A date of 1446 BCE places us square in the reign of the great Egyptian king Menkheperre Tuthmosis (1479-1424 BCE), otherwise known as Tuthmosis III. Some fringe writers have in fact tried to paint Tuthmosis III as the pharaoh of Exodus, but the real problem here is, Tuthmosis III was the greatest warrior pharaoh of Egyptian history and in his time cemented Egypt as the single-greatest power of the entire Near East. Tuthmosis III led 40 years of sweeping military campaigns that brought under Egyptian control practically everyone and everything between Lower Nubia and northern Syria. This means that part of Egypt’s sphere of influence was the Levant and Canaan, where the Hebrews were supposed to have conquered cities left and right after fleeing Egypt to establish the Promised Land as their own. Obviously a great conquerer like Tuthmosis III was not going to allow a bunch of escaped slaves to upset his hegemony. Egypt ruled the entire region with an iron fist. Simply put, Tuthmosis III could not have been the pharaoh of Exodus. As it is, almost no self-respecting, gainfully employed, professional historian would try to argue otherwise.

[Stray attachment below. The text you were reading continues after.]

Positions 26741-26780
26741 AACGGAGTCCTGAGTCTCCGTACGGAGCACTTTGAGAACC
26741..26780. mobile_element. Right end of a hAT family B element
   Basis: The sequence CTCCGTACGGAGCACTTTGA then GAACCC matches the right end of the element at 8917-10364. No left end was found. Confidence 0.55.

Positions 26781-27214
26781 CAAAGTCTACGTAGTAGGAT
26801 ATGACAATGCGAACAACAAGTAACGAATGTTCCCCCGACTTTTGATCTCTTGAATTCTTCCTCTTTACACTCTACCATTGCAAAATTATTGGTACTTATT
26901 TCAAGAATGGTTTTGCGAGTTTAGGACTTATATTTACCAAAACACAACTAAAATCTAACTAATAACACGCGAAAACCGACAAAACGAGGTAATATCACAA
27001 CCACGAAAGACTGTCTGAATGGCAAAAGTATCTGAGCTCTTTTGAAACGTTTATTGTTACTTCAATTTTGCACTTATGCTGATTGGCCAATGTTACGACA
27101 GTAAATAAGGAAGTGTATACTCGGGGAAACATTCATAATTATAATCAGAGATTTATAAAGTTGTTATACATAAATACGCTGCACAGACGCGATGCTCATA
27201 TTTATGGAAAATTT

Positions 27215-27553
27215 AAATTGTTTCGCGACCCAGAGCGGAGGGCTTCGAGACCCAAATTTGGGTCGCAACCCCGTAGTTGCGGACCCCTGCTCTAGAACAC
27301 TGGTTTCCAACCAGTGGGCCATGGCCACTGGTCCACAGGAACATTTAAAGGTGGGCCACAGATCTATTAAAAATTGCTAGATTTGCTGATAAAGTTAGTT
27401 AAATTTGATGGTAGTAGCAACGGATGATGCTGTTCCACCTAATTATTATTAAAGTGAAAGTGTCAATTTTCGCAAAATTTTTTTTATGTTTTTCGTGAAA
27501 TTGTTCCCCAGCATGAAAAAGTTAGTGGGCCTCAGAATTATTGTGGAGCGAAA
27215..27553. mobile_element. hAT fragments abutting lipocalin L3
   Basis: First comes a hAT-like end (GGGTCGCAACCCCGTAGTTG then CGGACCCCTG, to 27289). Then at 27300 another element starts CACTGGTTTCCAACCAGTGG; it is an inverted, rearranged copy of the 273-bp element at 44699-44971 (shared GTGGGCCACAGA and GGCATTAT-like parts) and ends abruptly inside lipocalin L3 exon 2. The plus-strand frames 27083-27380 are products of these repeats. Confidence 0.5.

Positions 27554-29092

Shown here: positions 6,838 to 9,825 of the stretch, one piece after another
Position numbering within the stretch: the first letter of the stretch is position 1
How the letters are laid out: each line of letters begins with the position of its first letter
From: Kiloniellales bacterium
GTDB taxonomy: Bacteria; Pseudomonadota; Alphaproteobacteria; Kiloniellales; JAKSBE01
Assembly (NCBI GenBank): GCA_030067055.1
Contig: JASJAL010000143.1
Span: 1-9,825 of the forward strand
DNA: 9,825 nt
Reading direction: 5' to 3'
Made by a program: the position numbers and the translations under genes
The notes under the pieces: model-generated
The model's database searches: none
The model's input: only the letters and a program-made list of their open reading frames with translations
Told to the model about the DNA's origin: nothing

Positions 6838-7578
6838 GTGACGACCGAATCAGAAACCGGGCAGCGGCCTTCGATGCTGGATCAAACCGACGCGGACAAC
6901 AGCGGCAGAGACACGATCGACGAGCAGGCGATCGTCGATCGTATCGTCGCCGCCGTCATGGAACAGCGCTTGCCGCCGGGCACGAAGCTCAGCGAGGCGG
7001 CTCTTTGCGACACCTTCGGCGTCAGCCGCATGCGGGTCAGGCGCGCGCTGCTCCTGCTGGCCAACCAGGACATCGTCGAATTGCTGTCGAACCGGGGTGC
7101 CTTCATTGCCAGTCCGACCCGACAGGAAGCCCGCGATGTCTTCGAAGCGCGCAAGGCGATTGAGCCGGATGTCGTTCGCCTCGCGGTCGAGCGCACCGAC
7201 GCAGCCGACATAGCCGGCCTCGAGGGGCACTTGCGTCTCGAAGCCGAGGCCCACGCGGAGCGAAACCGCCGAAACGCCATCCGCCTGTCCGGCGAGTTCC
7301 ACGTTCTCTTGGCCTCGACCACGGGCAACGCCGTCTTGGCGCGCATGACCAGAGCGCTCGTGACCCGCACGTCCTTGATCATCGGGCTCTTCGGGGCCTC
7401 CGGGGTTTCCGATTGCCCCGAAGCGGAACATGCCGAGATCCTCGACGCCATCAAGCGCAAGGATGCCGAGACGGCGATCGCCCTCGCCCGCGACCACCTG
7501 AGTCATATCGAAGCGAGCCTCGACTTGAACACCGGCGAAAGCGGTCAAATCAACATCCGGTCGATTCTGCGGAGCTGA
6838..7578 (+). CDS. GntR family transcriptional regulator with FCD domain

So the numbers as provided in 1 Kings 6:1 do not work. It’s more likely the figure of “480” is not literal but is instead a symbolic length of time representing the lifespans of 12 generations (Finkelstein & Silberman 2001: 56). In biblical accounts certain numbers are repeated or appear as divisible by other numbers, and few numbers appear to be as sacred as 40 (go ahead, do the math for yourself with 480 and 40). The reason is simple: 40 in the ancient Near East was a common sacred number among numerous cultures because, at the time, it represented a generation.
It must be understood that some Hebrew scribe was not following on Moses’ heels and writing down an exacting journal as the Jews fled Egypt and spent the next 40 years (there it is again) in the desert. Most of the books of the Hebrew Bible were penned a very long time after the events they portray. Exodus, for example, was probably written around 500 years after the fact (Dever 2003: 8). As it is, the emergence of an identifiable Hebrew culture occurs only at the very end of the Bronze Age. We’ll come back to that point later.
So if not in the time of Tuthmosis III, when might Exodus have taken place? We can again turn to the Old Testament and the Book of Exodus. There is a vital clue it provides. We can find it in Exodus 1:11: